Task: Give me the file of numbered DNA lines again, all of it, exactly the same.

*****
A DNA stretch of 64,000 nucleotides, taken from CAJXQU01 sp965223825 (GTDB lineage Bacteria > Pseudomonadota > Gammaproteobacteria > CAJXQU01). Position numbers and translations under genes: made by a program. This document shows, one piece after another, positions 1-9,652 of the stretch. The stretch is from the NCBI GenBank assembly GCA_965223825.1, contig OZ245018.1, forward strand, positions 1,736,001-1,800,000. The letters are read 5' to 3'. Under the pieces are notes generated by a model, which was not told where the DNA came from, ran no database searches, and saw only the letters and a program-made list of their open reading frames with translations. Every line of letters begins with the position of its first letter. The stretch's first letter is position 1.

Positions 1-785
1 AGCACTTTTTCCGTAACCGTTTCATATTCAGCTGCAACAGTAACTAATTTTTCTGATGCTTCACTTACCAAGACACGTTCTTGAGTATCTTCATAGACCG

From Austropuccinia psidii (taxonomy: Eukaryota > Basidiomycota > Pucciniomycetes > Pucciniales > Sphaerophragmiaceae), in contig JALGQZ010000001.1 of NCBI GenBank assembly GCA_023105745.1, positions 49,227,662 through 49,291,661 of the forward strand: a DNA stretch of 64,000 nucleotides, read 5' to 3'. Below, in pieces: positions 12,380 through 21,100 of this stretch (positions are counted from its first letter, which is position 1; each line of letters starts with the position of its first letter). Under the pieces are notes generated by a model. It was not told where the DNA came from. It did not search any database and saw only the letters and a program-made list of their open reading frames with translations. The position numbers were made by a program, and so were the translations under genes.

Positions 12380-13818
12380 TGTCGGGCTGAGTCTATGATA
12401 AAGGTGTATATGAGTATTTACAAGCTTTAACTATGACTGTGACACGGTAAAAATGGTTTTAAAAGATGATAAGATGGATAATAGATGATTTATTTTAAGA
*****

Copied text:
A DNA stretch of 64,000 nucleotides, taken from CAJXQU01 sp965223825 (GTDB lineage Bacteria > Pseudomonadota > Gammaproteobacteria > CAJXQU01). Position numbers and translations under genes: made by a program. This document shows, one piece after another, positions 1-9,652 of the stretch. The stretch is from the NCBI GenBank assembly GCA_965223825.1, contig OZ245018.1, forward strand, positions 1,736,001-1,800,000. The letters are read 5' to 3'. Under the pieces are notes generated by a model, which was not told where the DNA came from, ran no database searches, and saw only the letters and a program-made list of their open reading frames with translations. Every line of letters begins with the position of its first letter. The stretch's first letter is position 1.

Positions 1-785
1 AGCACTTTTTCCGTAACCGTTTCATATTCAGCTGCAACAGTAACTAATTTTTCTGATGCTTCACTTACCAAGACACGTTCTTGAGTATCTTCATAGACCG

From Austropuccinia psidii (taxonomy: Eukaryota > Basidiomycota > Pucciniomycetes > Pucciniales > Sphaerophragmiaceae), in contig JALGQZ010000001.1 of NCBI GenBank assembly GCA_023105745.1, positions 49,227,662 through 49,291,661 of the forward strand: a DNA stretch of 64,000 nucleotides, read 5' to 3'. Below, in pieces: positions 12,380 through 21,100 of this stretch (positions are counted from its first letter, which is position 1; each line of letters starts with the position of its first letter). Under the pieces are notes generated by a model. It was not told where the DNA came from. It did not search any database and saw only the letters and a program-made list of their open reading frames with translations. The position numbers were made by a program, and so were the translations under genes.

Positions 12380-13818
12380 TGTCGGGCTGAGTCTATGATA
12401 AAGGTGTATATGAGTATTTACAAGCTTTAACTATGACTGTGACACGGTAAAAATGGTTTTAAAAGATGATAAGATGGATAATAGATGATTTATTTTAAGA